My first inkling of trouble was the distinct sound of a helicopter. It was heard as I was sitting in my basement – otherwise known as Media Central Shenandoah – on a Wednesday evening. Frankly, it’s not a sound you hear every day in southwest Iowa. In my 30-plus years of living in this region, the sound of rotor blades meant only one thing: a medical emergency.
Sure enough, the report on the Iowa State Patrol’s website Thursday morning confirmed the helicopter soaring over my house the night before was an Air Evac Ambulance on its way to an accident scene. It later transported the injured driver to an Omaha hospital.
Click here for details
Understand this: reading an accident report involving an area teen at 5 a.m. is no way to start your day.
Naturally, the accident report led off our early morning newscasts. If you heard that story, or read it online, you no doubt noticed that the name of the injured girl was omitted. Due to a policy ordained by station management six years ago, names of individuals under 18 years old are omitted from accident or crime stories. Yet, anyone who saw the patrol’s report online – or checked Facebook that morning — knew who the victim was.
My only real contact with Grace Johnson over the years has been at the Wilson Aquatic Center, where she is a regular lifeguard. She was on duty on the one day this summer I was able to swim there (after all, we middle-aged radio news anchor/reporters need exercise, too).
Still, the fact that she had been injured left me with remorse. I wasn’t alone. The outpouring of emotions over Grace’s plight — especially from students and staff at Shenandoah High School — has been incredible. And, anyone in attendance at the prayer vigil organized outside the high school Thursday evening could feel the love for her. And, it reinforced that Shenandoah is a strong, loving, caring community.
We care, too.
This is something I’ve been thinking about blogging about for the past few years. Until now, I haven’t been brave enough. But, the message I want to send is this: Contrary to popular relief, most journalists worth their salt don’t enjoy reporting bad news. Nor do we get any jollies reporting any hot controversies.
As I’ve often said, when I go to bed at night, I don’t worry about whether I reported too much bad news or not enough good news. The thing that keeps me awake at night is whether I reported the news, and whether I served my listeners. Period.
And then, there’s the ^#%$%@ typos. But, that’s another story.
The men and women comprising the news media are not “the enemy of the people.” We’re your friends, your neighbors. We shop at the same stores, drive the same streets. And, we have a stake in what happens in our area.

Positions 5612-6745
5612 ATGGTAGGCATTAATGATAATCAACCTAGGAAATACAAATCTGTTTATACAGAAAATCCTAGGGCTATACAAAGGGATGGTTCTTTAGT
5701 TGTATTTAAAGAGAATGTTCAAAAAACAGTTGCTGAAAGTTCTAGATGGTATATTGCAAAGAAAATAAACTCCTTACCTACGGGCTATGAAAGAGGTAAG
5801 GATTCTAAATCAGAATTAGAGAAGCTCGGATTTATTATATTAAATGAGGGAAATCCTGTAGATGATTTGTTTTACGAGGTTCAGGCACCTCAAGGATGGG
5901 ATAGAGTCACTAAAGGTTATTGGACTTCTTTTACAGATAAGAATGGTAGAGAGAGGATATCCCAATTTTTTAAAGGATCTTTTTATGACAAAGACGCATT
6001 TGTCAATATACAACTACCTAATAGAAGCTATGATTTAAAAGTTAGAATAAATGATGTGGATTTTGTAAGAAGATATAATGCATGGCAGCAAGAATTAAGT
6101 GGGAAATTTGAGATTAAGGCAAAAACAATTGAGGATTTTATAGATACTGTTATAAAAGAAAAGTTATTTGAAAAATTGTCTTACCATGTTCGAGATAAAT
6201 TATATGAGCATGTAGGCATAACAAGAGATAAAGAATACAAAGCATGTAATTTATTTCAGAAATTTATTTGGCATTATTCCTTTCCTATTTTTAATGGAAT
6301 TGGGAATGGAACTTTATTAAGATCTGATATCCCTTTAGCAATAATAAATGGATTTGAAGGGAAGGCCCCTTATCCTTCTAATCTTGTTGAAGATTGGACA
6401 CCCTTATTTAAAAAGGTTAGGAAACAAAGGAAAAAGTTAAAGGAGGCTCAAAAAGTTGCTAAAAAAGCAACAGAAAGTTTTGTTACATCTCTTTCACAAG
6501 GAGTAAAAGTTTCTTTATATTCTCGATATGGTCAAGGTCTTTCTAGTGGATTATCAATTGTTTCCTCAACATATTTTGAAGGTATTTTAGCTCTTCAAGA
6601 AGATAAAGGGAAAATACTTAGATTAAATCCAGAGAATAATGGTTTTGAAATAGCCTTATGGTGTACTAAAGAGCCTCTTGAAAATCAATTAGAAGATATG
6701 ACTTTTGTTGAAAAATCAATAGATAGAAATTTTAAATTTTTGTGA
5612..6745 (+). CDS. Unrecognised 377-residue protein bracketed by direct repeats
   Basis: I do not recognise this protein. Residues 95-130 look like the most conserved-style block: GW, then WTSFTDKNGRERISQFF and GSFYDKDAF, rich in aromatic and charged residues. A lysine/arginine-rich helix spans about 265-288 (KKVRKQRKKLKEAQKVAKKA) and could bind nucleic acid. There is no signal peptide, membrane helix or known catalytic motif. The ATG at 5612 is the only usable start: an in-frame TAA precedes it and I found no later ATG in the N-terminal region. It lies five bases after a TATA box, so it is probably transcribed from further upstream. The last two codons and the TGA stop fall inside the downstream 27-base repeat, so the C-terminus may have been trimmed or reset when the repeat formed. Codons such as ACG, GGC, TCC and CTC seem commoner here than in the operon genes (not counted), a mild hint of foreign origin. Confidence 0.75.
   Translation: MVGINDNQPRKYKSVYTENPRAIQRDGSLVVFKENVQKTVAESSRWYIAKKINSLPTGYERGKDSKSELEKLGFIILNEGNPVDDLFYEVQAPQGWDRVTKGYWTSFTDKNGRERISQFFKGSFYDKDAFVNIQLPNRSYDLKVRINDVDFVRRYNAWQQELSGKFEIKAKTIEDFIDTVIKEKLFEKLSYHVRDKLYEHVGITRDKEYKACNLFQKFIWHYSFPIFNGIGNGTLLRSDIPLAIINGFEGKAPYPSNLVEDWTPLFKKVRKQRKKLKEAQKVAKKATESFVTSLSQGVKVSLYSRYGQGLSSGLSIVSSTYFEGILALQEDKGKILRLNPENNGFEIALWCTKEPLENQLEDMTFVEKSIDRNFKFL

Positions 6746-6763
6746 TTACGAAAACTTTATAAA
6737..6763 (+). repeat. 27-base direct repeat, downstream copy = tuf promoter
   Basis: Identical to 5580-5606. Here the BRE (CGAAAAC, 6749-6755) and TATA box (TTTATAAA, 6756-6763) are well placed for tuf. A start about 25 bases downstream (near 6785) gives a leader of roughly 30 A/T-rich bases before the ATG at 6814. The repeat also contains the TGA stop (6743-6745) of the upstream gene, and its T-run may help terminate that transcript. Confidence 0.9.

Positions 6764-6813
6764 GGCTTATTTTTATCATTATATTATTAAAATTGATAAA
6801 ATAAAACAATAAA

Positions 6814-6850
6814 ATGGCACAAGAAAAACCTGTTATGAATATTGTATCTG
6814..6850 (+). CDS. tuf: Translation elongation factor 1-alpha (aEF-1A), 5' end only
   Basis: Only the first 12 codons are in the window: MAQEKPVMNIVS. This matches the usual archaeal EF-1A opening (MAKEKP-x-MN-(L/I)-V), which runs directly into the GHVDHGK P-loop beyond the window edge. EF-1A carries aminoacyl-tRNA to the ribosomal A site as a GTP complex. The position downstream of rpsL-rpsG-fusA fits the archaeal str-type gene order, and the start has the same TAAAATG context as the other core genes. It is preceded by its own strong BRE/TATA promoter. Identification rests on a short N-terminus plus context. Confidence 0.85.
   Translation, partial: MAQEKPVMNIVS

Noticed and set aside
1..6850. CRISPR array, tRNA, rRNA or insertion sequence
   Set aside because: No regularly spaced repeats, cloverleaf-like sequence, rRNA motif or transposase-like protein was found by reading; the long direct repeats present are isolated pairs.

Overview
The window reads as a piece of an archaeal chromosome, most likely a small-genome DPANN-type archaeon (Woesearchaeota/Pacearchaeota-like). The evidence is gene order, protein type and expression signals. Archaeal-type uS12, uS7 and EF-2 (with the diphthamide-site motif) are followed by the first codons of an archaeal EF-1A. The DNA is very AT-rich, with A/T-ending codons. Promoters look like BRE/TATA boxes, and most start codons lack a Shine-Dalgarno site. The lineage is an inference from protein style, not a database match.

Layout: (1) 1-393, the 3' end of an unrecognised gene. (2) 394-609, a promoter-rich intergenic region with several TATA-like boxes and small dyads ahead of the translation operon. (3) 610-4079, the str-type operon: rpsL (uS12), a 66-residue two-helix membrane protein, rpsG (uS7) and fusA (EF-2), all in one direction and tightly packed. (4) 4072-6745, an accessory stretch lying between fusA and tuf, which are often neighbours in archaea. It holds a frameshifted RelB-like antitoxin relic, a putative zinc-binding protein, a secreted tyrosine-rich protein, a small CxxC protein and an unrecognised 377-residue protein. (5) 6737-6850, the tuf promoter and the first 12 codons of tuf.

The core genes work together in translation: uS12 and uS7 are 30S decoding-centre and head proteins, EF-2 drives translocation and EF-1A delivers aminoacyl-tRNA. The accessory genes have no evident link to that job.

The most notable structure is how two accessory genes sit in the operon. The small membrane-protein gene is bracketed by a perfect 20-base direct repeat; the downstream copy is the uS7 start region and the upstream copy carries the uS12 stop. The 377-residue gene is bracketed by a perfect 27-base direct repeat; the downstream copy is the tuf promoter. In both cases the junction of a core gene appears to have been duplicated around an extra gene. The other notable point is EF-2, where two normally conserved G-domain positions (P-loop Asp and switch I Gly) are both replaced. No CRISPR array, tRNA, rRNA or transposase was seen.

And no, when a controversy or tragic incident happens, we don’t “eat it up.” We report on it because it’s our job. Not only that, it’s because we care. We care about what happens at a city council, school board or board of supervisors’ meeting. Because we know our listeners care.
And, it wasn’t morbid curiosity that drove this reporter to cover Thursday night’s prayer vigil. Nor was it an attempt to exploit the situation. It was to report on how a community was rallying behind a young girl fighting for her life, plus her family and others touched by the accident.
Finally, there was another reason I went there Thursday night: Almost two years ago, many of the same people supporting Grace and her family demonstrated that same outpouring of love for another youth in need. I’ll never forget how this community supported my daughter Anna when her right hand was amputated due to spindle cell sarcoma.
Shenandoah cared for Anna. It cares for Grace Johnson. And, caring is always something good to report.
Breaking News Department: As if the past few days haven’t been hard enough, word came early this (Sunday) morning of the death of Don Everly.
If this business has its difficult moments (such as Grace Johnson’s accident), it also has its more enjoyable times. Such was the case in January, 2016, when I had the rare opportunity to interview the eldest of the Everly Brothers over the phone. Granted, he called KMA to endorse a political candidate (I won’t mention the name), but I managed to slip in a few questions about his time in Shenandoah.
In our interview, Don reflected on his early years, including that memorable Christmas morning in 1946, when he and brother Phil performed for the first time on KMA. The rest is musical history. Don Everly also made it very clear that he missed his brother Phil deeply.
In addition to the story on Don Everly’s passing posted earlier, here’s a link to a story on the Don Everly interview, as well as a 2018 blog expressing appreciation for Phil and Don, and the legacy they left to Shenandoah and the music world.
Mike Peterson is senior news anchor/reporter for KMA News. The opinions expressed in this blog are not necessarily those of this station, its management or its ownership.